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Item Flows
Friday, November 25th, 2005

Recently I’ve been thinking about the infrastructure for sharing information and coordinating activities in an open world where everybody chooses their own email, writing, blogging, wiki, calendar, etc. tools. And more or less it seemed that many others would be thinking about this right now, with all the web2.0 weblets (e.g. numsum, writely, backpack, kiko, timetracker) evolving and slithering up from the Internet swamp (oops, I mean infrastructure).

And voila!, here is Ray Ozzie leading Microsoft with ideas that ring truly against these thoughts.

As an industry, we have simply not designed our calendaring and directory software and services for this “mesh� model. The websites, services and servers we build seem to all want to be the “owner� and “publisher�; it’s really inconsistent with the model that made email so successful, and the loosely-coupled nature of the web.

And particularly resonating is the idea that RSS with very little change can support information flows amongst people as information peers as they share information items or actions rather then in directional roles of publisher/subscriber (writer/reader). Some, including the credible Sam Ruby, are skeptical, because this is afterall, the Microsoft doing the embracing and extending, which leads to the usual calls of extinguishing to come. Nevertheless, methinks, the analysis in Ozzie’s post is dead on, as in right on, not as in extinguish.

Wiki Essence
Friday, October 14th, 2005

What makes a wiki a wiki? (Or, not everything is a wiki!)

(I love the hunt for “essences.” The “essence” of a very long comment thread like the one on this excellent posting is that it becomes less about the posting and more a continuing expression of comment-thread-ness.)

Recently, I’ve been using wikis furiously, and not because of the hype, but because of a need to work irregularly at a fine-grained level with separate sets of others. It’s about having so much to do, and surprise, no great expanses of time for it all. It is about capturing combined effort, quickly turning rooms into pages. Not as things to do that get stuck in email, but as word-thought-action-stuff that gets riffled in the right direction over time. It’s about drafting and finishing many small pieces and few larger ones through iteration, about holding the state of simple tasks and longer activities and so on. A little while ago, I cornered these same turns on wikis.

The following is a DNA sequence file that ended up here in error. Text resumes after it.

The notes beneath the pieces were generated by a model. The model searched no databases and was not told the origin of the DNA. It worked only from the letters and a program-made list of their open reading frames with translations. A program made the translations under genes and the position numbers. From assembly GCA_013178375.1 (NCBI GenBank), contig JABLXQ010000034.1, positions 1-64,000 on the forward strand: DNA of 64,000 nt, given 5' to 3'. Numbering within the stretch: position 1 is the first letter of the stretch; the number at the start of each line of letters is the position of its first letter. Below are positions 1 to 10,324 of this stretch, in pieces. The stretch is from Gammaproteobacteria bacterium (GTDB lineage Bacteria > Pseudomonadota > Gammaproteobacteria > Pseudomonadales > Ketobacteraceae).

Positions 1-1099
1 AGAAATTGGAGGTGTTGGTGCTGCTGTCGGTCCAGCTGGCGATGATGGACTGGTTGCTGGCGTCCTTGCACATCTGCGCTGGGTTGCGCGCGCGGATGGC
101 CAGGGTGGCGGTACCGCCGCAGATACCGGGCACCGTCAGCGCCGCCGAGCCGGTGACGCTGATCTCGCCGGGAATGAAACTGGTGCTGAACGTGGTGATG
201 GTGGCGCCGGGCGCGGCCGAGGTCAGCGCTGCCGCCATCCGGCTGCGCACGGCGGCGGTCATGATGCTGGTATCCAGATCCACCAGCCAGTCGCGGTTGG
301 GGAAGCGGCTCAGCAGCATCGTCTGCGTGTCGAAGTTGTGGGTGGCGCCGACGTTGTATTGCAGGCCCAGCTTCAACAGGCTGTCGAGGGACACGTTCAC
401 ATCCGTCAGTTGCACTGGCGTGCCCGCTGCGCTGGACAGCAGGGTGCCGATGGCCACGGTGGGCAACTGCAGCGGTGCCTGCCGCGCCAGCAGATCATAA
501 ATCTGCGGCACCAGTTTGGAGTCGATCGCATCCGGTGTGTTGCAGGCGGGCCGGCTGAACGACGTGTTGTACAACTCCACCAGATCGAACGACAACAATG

It’s not hard to see the essence of a wiki in this, at least if you already know it. (It’d be equally not hard to sense the essence of blogs of an account I’ll spare you.) Essences aren’t about semantics or definitions. Essences aren’t about all the whys, or the detailed mechanisms, but about whyness and howness in a, well, essential kind of way. They are about a sense for the heart of the matter and of its primitive beating.

Another essential point, I understand by now, that many people don’t give a damn about essences.

Search specializing …
Tuesday, June 21st, 2005

Opinion Column by PC Magazine: Web Shopping’s New Wave

Web searching is evolving much as magazines did. The early days brought broad titles like Look, LIFE, and The Saturday Evening Post. But over time the magazine world developed into thousands of specialized titles. Will Google and Yahoo! follow Look and LIFE into oblivion?

The Truth is at Both Extremes
Thursday, September 2nd, 2004

Technology Review: The Myths Of Growing Up Online

Alarmist and polarized rhetoric is distorting important new findings about the risks and benefits of children’s use of the Internet.

This article besides being an excellent article about findings related to children & Internet usage and about how old (/traditional/big) media exhibits its same old properities even when covering new (/internet) media (no surprise), also rings against a pet theme.

When can you point at what is true not false about the positions on the outside? The popular phrase is that the truth is in the middle, but the middle is often more about indifference. Witnessing two extremists arguing, both talking, spit flying, most would walk away uninterested (or else remain watching, but not really listening).

The idealized middle would rather be the balanced position constructed from attending to the truths and ignoring the lies at the edges. As I love to say when talking about my Environmental Issues chapter in Understanding USA, the cornucopians and catastrophist are both right, the sky is falling and people are clever. We designed the debate blocks at the bottom in service of the theme of truth at the edges. [download the PDF to read my pages, lots of fine text meant for print]

Moving to MoveableType
Friday, May 16th, 2003

Moving to a server-based approach and MT seemed the choice to try now. Were it only written in python, but the reality is that time is too thin to be hacking anyway.